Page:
The Ontario Superior Court of Justice has released a decision which demonstrate that the relationship between environmental assessments and land use planning remains as complex as ever, especially when interjurisdictional issues are involved.
The October 29, 2018 decision in Halton v. CNR, 2018 ONSC 6095, a motion to stay an application, involves a Canadian National Railway (“CN”) proposal to develop an “intermodal rail hub” on a 400 acre parcel of CN lands in Halton Region (an “intermodal rail hub” is a facility where shipping containers are transferred between rail and trucks). As a railway, CN’s proposal is a federal undertaking and therefore subject to federal environmental review under the Canadian Environmental Assessment Act, 2012, S.C. 2012 (“CEAA”). The issue in the application is whether it is also subject to provincial laws and municipal by-laws, including land use planning.
CN’s position is that as a federal undertaking, the development plans are entirely within federal jurisdiction and any provincial (or municipal) law that might otherwise apply is constitutionally inapplicable under the doctrine of interjurisdictional immunity.
Halton Region takes the position that provincial laws of general application (including subordinate land use planning by-laws of a municipality) apply to federal undertakings “unless they impair a vital aspect of the management or control of the federal undertaking”.
Halton brought an application for a ruling on the issue and CN brought a motion to stay the application until the federal Environmental Assessment (“EA”) is complete. For reasons of judicial economy, the Court granted the stay.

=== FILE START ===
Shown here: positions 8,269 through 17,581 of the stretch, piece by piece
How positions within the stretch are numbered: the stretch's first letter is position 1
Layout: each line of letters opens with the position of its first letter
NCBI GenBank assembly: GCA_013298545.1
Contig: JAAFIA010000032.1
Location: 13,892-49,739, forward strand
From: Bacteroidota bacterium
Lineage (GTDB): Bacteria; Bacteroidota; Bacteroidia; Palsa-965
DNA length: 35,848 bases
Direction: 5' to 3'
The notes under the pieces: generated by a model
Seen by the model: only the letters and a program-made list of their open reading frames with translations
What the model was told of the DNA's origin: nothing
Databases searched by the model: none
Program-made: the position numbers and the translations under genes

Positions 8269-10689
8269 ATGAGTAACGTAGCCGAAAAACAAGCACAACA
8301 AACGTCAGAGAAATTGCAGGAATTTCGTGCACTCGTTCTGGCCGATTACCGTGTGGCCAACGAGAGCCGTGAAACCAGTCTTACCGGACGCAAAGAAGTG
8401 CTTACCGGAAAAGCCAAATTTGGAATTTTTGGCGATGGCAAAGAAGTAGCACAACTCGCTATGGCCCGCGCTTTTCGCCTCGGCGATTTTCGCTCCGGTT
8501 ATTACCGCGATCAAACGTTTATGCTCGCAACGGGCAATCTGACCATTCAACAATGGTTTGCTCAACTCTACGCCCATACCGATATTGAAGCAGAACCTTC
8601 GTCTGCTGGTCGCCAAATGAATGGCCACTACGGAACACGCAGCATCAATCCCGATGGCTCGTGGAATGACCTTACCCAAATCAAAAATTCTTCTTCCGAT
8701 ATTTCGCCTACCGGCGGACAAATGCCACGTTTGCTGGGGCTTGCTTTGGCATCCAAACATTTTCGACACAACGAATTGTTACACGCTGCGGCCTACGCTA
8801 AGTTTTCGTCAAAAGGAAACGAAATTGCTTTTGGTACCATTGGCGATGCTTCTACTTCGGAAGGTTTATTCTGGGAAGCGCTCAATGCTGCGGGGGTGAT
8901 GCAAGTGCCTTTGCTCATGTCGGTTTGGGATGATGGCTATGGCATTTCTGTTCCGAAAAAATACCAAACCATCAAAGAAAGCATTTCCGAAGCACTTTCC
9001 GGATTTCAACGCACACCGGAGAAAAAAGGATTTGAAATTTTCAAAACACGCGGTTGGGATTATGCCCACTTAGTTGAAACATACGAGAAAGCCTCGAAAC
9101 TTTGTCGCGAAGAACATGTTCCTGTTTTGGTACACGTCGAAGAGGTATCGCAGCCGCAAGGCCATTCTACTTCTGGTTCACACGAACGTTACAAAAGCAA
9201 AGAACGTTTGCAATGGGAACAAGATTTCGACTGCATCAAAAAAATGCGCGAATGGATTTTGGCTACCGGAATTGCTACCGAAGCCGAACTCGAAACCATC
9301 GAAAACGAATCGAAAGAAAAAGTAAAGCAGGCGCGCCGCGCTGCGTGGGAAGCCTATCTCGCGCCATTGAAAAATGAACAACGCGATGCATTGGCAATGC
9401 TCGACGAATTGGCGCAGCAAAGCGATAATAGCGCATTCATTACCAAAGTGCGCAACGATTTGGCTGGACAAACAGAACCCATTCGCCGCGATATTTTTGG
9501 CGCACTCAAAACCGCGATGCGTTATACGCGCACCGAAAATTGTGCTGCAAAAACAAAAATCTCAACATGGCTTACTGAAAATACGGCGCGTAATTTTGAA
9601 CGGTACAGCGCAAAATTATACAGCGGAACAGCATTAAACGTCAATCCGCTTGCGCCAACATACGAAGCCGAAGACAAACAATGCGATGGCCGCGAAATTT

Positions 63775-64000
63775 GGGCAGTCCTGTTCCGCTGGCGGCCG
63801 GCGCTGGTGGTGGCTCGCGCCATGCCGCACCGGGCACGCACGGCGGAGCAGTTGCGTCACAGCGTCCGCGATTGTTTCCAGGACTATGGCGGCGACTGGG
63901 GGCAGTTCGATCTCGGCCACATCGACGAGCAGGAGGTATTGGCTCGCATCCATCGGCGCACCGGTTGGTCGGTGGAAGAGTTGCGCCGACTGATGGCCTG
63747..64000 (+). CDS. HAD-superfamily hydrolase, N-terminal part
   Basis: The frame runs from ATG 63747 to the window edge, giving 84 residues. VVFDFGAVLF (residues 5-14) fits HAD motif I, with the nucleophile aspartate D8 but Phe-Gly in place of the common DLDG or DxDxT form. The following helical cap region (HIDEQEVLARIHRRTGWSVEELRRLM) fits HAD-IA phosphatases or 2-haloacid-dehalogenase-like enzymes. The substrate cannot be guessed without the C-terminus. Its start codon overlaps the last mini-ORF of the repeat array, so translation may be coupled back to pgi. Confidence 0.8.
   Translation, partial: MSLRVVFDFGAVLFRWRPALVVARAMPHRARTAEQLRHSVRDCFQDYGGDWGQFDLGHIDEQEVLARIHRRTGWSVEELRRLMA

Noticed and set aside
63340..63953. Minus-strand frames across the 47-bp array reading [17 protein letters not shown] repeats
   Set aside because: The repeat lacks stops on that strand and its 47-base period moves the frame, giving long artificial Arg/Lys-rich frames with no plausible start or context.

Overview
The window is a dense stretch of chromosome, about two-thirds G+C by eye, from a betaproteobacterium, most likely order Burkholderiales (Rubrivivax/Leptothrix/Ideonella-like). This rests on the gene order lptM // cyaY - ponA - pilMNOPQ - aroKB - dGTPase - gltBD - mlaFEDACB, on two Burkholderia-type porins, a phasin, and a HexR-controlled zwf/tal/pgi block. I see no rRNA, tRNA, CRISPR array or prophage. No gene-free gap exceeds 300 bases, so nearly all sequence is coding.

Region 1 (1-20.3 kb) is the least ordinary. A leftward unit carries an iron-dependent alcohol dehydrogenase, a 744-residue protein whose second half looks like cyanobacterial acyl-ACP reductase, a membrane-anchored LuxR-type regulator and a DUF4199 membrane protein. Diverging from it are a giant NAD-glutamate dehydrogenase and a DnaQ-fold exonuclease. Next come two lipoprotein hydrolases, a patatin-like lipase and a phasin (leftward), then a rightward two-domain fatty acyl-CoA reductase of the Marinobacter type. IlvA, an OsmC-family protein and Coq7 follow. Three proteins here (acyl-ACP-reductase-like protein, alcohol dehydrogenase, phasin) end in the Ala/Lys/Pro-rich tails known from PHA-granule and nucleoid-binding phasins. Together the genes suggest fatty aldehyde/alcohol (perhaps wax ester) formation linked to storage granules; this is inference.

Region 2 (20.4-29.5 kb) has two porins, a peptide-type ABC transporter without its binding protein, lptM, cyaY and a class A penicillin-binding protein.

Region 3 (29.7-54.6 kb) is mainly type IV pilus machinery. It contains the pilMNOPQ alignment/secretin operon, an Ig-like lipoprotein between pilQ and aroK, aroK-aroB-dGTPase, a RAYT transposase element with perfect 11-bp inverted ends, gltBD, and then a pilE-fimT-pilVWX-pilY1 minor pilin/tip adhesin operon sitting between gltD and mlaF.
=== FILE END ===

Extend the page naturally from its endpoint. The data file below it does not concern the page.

While the decision provides a helpfully succinct overview of the federal EA process (see para’s 33 to 49), as a decision on a stay, it does not need to address the central division of powers question. Rather, the Court simply notes that the federal Minister of the Environment had mandated that the EA consider municipal land use concerns and that Halton has made extensive submission in that process. This observation effectively allowed the Court to remain neutral on whether or not consideration of municipal land use planning standards are required in an assessment of “significant adverse environmental effects” under CEAA.
The Court does serve, however, that the decision to stay the application could have been different if the record supported a finding that the federal process was refusing to consider the local land use planning issues raised by Halton.
The Court also appears to signal where it might land on the jurisdictional question when it writes:
Federalism jurisprudence in Canada for the last approximately 30 years, has been marked by a recognition that the sphere of jurisdiction of the federal and provincial governments overlap, and are not water-tight compartments (para. 95).
This node to cooperative federalism is especially relevant with respect to environmental jurisprudence, and one would suspect that it is equally applicable when it comes to issue of the environment and land use planning. However, as the Supreme Court explained in Rogers Communications Inc. v. Châteauguay (City), 2016 SCC 23:
(A)lthough co-operative federalism has become a principle that the courts have invoked to provide flexibility for the interpretation and application of the constitutional doctrines relating to the division of powers, such as federal paramountcy and interjurisdictional immunity, it can neither override nor modify the division of powers itself (para. 39).
Should the results of the federal EA process not adequately consider Halton’s land use planning concerns or should CN proceed on the premise that municipal planning instruments are inapplicable, this issue could well be back before the courts. If it is, one can predict that the outcome will largely be driven by whether the relevant land use planning considerations can accommodate CN’s plans for an intermodal hub or whether they prohibit it outright.